Thus, when we look at the average person, their political positions are not treated with much reason at all, deducted, as they are, from some pre-formed system our brains are wired for, rather than inducted piece by piece as discrete items to be evaluated on their own terms. I mean, just think how easy it is to spot a Democrat or Republican based on a mere handful of views, whether it’s abortion, capital punishment, taxes, gun control, or judicial activism. It is as if to even belong to one political party requires that most of these positions be taken, and, if not, the person is rejected for apostasy: even for one view, and particularly if that one view is quite popular (or unpopular) at the time. This utter refusal to think inductively is especially troubling given the fact that our five or six moral foundations do not change from period to period, as they are innate, although the expression of such in the ethical dimension – a subset of morality which treats morality in the utilitarian sense – can vary widely. Yes, I am, for example, obviously anti-racist, yet if I ever find myself in a crowd of protesters for my side – say, in an anti-cop rally – I never chant, deliver slogans, clap, nor engage much with other protesters at all, since I recognize it as mob behavior, no matter how well-meaning. For as passionate as they are, today, this same mob could have just as easily been cheering at a lynching a century ago, I could have been in the crowd, I could have gotten carried away, for the ethical dimension in all this is of recent vintage, is a slave to things not easily understood.
And nowhere has this been more obvious than in the 2016 presidential race, where a particularly bad batch of candidates received, on the one hand, a lot of criticism from their respective parties, but also, perhaps in response to this criticism, some of the deepest pathological support that any candidate has ever received, even as it’s from a smaller sub-section of voters overall. I call it ‘pathological’ because, true to deductive reasoning, voters are quite prepared this time around to overlook a candidate’s flaws for the sake of voting like they’ve always done. In this all-or-nothing system, to be against Hillary means you are pro-Trump, and to be against Trump means you are pro-Hillary, even though a rational examination would reveal huge problems with both. Let’s look at Donald Trump, for instance. Although Republicans tend to lie a good deal more about, well, everything, the sheer extent and frequency of Trump’s lies is quite hard to believe in the face of his decent, Mitt Romney-like numbers. I mean, we have lies about his business record, lies about his support among financial and military experts, lies about his involvement in the birther movement, lies about his racially discriminatory past, denials of his increasingly likely sexual abuse, lies about the objective, easily-quantifiable effects of his proposed policies, and pretty much everything else imaginable, really, from the details of this or that event, to internal contradictions when he’s pressed for specifics, as well as not lies, but admissions, such as his ‘buying’ of politicians, or pimping America’s abysmal tax code, that should have disqualified Trump in a purely ethical, rationally self-interested world months ago.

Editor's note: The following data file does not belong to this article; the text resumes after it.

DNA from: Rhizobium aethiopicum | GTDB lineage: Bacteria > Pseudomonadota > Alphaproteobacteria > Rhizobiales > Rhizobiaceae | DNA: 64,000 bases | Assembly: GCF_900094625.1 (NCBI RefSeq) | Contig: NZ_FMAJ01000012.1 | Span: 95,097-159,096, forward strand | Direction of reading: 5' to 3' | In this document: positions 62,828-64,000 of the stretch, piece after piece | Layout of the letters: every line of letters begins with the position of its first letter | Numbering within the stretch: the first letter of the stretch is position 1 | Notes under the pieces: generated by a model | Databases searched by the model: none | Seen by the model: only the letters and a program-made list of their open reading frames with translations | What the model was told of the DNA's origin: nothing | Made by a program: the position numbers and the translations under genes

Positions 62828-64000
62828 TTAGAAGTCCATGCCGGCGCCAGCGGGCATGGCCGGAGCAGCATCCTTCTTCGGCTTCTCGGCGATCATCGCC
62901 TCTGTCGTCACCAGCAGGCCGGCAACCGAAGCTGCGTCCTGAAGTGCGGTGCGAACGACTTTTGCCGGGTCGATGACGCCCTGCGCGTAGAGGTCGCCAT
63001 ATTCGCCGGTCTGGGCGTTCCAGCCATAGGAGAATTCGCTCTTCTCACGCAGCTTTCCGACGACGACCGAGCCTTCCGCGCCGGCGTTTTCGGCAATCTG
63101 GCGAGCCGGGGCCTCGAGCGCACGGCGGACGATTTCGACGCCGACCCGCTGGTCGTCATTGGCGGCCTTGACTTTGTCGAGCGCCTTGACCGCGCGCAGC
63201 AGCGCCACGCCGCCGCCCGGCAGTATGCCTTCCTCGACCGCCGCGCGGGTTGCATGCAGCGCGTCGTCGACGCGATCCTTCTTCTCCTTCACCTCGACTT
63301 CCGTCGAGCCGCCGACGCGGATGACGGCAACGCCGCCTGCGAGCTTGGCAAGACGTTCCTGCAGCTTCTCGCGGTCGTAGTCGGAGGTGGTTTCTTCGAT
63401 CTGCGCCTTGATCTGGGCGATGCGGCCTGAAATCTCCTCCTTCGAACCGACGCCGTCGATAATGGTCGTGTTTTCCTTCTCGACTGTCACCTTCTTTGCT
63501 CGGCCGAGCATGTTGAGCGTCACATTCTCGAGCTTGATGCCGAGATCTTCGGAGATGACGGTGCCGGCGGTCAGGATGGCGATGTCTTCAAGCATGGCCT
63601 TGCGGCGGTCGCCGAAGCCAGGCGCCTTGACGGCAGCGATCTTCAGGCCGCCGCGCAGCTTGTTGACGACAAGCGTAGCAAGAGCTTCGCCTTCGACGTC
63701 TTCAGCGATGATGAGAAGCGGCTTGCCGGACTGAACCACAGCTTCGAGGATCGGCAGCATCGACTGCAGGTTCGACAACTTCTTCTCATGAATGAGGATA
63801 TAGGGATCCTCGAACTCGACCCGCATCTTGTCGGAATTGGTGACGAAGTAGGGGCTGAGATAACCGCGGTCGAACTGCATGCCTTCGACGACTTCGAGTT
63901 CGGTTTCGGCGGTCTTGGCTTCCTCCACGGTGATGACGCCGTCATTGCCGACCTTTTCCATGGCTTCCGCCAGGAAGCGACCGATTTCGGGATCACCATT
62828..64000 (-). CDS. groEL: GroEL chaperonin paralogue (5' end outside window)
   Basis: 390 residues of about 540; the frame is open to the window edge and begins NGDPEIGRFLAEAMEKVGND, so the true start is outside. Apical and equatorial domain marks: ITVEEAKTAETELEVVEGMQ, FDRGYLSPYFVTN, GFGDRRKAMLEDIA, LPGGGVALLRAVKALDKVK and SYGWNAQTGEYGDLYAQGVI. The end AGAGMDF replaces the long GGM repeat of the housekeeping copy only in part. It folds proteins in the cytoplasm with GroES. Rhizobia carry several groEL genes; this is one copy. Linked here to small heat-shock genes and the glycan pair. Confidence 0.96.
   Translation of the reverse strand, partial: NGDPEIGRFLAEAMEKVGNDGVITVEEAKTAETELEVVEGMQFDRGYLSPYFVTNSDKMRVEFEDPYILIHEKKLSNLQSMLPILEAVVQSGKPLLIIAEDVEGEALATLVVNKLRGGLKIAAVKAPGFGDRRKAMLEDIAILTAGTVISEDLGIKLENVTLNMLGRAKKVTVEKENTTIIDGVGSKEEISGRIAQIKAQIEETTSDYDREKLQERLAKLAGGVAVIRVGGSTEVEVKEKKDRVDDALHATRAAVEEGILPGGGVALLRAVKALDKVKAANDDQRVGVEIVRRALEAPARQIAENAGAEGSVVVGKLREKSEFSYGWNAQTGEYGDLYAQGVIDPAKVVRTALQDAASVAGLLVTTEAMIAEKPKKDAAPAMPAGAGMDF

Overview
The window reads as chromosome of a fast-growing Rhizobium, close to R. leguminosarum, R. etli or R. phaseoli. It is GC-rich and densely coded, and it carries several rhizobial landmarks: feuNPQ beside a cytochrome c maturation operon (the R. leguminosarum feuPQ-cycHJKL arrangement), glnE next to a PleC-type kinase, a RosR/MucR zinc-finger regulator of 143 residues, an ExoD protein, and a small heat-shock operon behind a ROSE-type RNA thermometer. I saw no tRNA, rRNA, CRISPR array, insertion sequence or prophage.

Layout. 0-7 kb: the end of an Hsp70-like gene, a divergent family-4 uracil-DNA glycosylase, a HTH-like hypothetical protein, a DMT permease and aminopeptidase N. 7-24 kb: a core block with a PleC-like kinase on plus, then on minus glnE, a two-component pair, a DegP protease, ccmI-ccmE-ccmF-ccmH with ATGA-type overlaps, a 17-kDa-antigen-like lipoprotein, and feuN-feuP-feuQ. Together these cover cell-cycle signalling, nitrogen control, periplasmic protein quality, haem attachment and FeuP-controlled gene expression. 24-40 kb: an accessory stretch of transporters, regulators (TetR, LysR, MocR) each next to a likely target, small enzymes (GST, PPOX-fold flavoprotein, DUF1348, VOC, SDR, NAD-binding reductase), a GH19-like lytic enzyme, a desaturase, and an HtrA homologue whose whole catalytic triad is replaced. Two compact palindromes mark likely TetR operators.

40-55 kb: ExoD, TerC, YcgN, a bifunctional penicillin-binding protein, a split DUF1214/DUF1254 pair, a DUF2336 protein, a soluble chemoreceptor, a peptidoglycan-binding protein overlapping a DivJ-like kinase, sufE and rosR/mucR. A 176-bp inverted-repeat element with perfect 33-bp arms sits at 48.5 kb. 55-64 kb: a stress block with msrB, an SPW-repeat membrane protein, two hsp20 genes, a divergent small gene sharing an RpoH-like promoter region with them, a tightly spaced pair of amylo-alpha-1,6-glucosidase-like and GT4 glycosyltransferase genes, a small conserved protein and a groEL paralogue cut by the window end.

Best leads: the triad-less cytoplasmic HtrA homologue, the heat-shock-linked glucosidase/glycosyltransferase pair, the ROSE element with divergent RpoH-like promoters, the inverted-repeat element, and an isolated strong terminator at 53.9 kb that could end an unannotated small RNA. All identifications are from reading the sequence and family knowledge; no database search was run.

Yet as I’ve argued, we don’t live in an ethical world, but a moral one. There are things that drive Trump voters – as there are things that drive Clinton voters, and third-party voters – that defy logic and detached, utilitarian viewpoints. They are the sort of seemingly arbitrary values that the children in Sherif’s study attached themselves to: toughness, a contradictory refusal to go ‘low’, in-group security, notions of what’s sacred and what’s not, and so on, as expressed more generally in Jonathan Haidt’s The Righteous Mind. The point is that the arbitrariness of these values is in fact quite secondary to the way such values bind others, much like beginning with one non-negotiable and logically unjustifiable axiom can create an entire self-sustaining edifice from seemingly nothing much at all. Like it or not, politics is good at generating such axioms and especially good at getting people to accept them. In one world, a person can easily become what, in this world, is defined as a liberal, whereas the expression of ‘liberalism’ in some otherwise eerily similar cosmos might appear as conservatism to us back home, and vice-versa. Morality can generate such contradictions, for morality is explicitly fluid: must be so, in fact, if it can serve any sort of evolutionary function.
Yet what of ethics, its co-mingling with morality, and the candidacy of Hillary Clinton? And what does it mean to be against Hillary, vis-à-vis Trump? Now, if it isn’t obvious from the words, above, I do not consider Donald Trump a serious candidate, and it’s pretty clear that he will lose the election if one merely looks at the data: